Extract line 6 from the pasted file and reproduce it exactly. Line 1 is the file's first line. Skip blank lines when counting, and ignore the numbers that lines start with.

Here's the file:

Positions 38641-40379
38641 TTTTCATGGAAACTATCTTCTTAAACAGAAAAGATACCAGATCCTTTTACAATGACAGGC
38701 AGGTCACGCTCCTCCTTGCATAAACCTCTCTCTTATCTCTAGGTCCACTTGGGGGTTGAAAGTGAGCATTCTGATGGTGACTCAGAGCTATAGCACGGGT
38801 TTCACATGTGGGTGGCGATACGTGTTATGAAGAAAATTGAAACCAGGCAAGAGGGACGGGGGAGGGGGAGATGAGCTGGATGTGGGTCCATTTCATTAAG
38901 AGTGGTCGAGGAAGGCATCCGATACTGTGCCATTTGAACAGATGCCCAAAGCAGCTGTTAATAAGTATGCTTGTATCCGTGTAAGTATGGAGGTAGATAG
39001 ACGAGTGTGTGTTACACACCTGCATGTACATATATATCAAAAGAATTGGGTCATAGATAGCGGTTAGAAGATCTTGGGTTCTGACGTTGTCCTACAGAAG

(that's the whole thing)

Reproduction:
39001 ACGAGTGTGTGTTACACACCTGCATGTACATATATATCAAAAGAATTGGGTCATAGATAGCGGTTAGAAGATCTTGGGTTCTGACGTTGTCCTACAGAAG